“Pakistani forces are in the fight, and many have given their lives. The United States supports them in these efforts. And we will work with our partners to deny safe haven to the Taliban and Al-Qaeda in Pakistan — or anywhere else in the world,” Bush said.

US Wants Army Action in Tribal Areas of Pakistan

The United States on Tuesday prodded Pakistani President Gen Pervez Musharraf to launch a military offensive against militants hiding in a tribal border region with Afghanistan following the collapse of a 10-month peace accord.

“I think first and foremost we have to remember that some military action is necessary, and will probably have to be taken,” Assistant Secretary of State for South and central Asian affairs Richard Boucher said.

He also said that the United States was prepared to help upgrade the Pakistan military, particularly its “frontier corps” that forms the bulk of the estimated 85,000 military forces in the tribal and border regions.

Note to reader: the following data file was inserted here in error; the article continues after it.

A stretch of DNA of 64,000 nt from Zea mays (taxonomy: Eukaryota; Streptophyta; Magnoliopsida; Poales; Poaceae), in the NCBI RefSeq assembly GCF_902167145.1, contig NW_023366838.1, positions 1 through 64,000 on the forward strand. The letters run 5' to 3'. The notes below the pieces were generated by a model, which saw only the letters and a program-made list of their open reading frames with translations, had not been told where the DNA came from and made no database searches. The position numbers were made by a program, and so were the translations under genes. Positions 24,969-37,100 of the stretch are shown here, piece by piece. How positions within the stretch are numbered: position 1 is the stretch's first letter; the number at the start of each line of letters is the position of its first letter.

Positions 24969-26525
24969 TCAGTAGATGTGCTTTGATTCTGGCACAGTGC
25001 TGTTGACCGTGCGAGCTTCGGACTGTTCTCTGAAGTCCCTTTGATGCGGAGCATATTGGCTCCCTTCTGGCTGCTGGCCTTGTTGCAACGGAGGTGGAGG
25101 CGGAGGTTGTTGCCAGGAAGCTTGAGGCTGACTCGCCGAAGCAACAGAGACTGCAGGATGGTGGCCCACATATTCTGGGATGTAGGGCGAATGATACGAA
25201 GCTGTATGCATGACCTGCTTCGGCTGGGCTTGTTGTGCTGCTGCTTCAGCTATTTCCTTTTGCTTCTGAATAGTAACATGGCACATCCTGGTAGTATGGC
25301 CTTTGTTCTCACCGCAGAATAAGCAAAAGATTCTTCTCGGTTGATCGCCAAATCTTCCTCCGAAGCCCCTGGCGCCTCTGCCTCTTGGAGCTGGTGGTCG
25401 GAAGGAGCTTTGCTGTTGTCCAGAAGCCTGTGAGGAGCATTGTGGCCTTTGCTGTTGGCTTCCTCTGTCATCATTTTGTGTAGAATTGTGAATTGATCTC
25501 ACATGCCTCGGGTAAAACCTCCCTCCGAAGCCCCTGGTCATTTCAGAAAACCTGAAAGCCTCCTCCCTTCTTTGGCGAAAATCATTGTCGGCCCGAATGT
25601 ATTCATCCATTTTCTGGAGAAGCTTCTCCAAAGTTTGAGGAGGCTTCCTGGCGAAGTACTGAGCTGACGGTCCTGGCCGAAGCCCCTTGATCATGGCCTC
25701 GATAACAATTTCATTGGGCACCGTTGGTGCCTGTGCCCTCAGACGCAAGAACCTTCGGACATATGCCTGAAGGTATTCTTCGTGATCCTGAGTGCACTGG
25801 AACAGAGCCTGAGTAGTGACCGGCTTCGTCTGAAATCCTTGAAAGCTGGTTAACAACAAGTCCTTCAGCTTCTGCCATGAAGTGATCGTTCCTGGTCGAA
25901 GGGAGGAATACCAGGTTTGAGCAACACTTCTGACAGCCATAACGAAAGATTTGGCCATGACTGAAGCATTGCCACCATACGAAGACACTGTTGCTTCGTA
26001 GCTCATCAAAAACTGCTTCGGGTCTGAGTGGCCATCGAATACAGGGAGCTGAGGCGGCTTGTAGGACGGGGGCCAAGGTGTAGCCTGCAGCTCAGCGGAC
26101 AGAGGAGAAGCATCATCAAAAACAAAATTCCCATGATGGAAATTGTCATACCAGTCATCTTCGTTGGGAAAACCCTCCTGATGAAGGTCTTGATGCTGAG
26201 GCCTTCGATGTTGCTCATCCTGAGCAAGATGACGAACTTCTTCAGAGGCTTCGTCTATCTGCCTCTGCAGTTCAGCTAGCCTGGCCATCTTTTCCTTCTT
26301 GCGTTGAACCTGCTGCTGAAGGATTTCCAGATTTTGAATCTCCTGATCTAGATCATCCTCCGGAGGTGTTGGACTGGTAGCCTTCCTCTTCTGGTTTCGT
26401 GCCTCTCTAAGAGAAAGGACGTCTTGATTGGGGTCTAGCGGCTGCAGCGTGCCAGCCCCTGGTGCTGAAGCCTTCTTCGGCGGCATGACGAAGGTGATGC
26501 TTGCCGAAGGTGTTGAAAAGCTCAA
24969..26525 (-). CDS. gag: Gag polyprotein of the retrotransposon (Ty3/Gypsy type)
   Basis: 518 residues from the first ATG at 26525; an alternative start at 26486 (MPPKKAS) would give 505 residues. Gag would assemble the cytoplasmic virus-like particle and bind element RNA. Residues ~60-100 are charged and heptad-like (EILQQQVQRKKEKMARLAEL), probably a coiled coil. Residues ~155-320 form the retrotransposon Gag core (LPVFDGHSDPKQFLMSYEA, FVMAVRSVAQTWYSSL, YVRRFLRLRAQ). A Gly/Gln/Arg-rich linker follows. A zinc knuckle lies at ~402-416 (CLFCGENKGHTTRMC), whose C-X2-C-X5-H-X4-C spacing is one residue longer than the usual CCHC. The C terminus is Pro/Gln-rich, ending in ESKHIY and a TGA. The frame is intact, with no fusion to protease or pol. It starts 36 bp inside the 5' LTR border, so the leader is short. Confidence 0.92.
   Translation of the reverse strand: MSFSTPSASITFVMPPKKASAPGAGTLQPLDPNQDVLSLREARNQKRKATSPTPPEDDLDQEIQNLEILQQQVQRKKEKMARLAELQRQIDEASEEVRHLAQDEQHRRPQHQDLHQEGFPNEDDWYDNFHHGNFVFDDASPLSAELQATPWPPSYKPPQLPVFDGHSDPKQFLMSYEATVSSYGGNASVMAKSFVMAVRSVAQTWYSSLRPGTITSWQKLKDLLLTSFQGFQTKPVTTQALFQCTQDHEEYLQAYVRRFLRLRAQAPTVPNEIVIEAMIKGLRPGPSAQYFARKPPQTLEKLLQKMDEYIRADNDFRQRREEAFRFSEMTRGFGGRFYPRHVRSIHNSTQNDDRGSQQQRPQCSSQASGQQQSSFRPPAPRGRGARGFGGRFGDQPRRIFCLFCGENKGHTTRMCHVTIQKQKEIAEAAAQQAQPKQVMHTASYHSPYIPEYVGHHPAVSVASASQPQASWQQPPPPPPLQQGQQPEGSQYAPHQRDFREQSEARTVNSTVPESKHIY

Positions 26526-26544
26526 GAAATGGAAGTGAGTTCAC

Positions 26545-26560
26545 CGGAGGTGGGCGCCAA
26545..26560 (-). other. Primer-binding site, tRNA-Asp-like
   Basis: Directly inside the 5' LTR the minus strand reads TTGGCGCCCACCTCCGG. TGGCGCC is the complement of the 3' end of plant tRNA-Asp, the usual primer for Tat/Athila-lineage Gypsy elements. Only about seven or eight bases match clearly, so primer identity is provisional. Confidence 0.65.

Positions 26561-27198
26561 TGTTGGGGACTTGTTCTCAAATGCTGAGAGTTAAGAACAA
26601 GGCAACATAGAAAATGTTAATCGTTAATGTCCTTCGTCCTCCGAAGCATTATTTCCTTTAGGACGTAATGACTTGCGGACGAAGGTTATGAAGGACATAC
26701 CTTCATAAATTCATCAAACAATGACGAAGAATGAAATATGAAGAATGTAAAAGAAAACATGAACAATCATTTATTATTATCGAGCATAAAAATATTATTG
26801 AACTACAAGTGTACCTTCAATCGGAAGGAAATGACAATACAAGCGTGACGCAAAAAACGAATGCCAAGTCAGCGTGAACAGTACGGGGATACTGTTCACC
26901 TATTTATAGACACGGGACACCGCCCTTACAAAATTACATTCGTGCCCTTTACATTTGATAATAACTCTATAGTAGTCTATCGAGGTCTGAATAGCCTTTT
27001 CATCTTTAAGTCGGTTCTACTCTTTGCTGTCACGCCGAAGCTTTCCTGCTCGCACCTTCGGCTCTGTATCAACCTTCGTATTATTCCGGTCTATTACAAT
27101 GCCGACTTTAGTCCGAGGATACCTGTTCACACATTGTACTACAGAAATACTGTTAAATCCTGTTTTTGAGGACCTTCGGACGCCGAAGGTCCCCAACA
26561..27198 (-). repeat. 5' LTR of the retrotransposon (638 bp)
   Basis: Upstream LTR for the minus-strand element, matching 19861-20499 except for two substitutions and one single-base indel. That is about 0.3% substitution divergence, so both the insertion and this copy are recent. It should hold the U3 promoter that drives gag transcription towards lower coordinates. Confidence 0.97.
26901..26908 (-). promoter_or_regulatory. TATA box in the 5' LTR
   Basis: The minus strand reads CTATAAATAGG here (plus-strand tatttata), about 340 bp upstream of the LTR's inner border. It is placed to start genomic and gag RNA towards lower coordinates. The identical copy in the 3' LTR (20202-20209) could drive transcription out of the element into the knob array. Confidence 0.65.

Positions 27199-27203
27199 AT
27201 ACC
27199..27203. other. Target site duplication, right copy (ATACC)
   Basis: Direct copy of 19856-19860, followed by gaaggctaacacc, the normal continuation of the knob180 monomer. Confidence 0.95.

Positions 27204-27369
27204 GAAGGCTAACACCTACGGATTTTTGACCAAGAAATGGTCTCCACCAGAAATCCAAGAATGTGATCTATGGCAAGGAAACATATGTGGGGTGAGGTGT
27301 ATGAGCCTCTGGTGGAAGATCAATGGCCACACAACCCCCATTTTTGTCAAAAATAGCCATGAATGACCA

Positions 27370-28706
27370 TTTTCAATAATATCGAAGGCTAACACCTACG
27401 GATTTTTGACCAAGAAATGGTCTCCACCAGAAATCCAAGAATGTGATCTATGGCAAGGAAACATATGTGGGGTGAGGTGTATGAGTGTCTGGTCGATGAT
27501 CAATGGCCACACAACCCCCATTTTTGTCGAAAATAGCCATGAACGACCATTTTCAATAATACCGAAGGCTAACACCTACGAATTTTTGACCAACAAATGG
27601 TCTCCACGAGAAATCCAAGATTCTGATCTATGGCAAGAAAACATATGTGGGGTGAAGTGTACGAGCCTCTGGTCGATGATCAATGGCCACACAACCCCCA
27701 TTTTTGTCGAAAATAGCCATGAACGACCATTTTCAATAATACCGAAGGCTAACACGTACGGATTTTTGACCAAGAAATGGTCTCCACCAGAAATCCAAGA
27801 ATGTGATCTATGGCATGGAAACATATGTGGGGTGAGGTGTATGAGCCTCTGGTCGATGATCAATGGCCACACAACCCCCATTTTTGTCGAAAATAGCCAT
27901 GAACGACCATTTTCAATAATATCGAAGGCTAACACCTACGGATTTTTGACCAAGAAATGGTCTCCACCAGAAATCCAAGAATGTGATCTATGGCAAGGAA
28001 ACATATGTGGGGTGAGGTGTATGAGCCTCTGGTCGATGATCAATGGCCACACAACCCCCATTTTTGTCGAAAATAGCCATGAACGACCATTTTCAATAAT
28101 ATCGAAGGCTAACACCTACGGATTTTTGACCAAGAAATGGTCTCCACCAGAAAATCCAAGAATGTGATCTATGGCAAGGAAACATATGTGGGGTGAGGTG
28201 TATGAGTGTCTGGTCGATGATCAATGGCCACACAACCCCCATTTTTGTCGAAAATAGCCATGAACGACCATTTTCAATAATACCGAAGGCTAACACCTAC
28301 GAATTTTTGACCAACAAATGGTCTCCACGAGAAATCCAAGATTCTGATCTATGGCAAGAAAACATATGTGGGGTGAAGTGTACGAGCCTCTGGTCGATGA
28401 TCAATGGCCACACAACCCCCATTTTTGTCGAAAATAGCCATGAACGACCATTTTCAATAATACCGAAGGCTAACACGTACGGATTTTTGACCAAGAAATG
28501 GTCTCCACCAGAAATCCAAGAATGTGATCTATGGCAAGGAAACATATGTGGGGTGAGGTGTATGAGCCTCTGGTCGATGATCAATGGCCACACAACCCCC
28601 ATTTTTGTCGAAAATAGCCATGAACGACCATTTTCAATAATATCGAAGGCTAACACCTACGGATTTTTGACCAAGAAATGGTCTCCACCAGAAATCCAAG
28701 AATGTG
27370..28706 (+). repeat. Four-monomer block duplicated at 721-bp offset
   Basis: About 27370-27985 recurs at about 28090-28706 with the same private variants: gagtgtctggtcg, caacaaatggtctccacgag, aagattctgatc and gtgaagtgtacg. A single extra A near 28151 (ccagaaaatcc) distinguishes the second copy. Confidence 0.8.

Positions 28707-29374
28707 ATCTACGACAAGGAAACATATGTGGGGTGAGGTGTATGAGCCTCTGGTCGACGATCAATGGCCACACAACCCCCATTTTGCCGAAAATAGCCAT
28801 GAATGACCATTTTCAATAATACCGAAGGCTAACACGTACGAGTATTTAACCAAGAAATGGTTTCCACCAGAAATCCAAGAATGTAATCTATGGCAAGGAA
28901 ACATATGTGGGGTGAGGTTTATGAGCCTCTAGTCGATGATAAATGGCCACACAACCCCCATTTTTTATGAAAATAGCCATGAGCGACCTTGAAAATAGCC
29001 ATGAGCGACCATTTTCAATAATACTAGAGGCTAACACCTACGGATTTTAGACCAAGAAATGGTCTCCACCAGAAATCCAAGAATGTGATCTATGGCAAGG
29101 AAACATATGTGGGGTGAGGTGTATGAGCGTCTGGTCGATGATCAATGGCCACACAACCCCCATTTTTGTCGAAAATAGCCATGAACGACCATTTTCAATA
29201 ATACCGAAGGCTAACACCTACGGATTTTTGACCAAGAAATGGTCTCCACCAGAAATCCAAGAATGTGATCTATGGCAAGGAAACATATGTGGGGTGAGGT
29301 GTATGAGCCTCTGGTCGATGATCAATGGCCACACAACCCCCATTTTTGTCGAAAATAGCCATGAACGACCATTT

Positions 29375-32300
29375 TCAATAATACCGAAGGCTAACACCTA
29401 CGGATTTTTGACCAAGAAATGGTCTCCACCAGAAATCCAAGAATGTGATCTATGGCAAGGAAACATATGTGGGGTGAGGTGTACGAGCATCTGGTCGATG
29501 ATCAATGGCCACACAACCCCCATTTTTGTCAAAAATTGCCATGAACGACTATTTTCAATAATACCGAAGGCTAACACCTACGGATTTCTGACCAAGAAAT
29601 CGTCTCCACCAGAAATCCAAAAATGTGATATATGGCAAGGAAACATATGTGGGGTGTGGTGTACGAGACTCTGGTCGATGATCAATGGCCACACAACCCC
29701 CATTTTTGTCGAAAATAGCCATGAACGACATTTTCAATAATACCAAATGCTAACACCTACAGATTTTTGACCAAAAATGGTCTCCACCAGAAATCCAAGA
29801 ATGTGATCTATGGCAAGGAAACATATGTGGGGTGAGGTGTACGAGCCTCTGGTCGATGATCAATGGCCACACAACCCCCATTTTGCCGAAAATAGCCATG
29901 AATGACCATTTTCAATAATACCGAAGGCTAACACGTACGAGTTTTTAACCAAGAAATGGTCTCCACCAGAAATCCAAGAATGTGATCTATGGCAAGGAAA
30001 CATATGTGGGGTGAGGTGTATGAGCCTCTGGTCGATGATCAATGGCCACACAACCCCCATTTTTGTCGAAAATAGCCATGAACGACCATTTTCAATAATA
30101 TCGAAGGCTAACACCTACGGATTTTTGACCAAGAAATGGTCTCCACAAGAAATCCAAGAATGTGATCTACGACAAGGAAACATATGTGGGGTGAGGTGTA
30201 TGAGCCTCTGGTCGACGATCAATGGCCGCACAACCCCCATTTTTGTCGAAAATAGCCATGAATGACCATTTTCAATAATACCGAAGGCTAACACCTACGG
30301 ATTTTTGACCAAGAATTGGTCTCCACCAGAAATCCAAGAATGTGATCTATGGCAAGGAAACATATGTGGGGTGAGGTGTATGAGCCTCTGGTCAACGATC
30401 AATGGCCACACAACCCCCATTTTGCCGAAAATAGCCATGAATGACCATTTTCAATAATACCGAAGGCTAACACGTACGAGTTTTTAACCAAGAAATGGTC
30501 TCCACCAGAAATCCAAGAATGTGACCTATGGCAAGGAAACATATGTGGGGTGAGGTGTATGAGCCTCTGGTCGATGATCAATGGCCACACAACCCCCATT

Boucher spoke after a week of violence in North Waziristan, where militant leaders over the weekend renounced a September accord with Islamabad. Pakistani authorities have made intense efforts to shore up the peace accord since the Taliban pulled out on Saturday, knowing that without it, they risk fresh violence in a region thought to contain many militants. Boucher said Tuesday that Washington was less concerned about whether the agreement worked or not, pointing out that “it’s the facts of what happens.”

“There are elements in these areas that are extremely violent and are out to kill government people, out to kill government leaders, and will not settle for a peaceful way forward,” he said. “Whether it is through an agreement or through the imposition of government will or whatever, they remain the key: no Talibanization, no cross-border activity, no al-Qaeda plotting and planning from the tribal areas,” he said.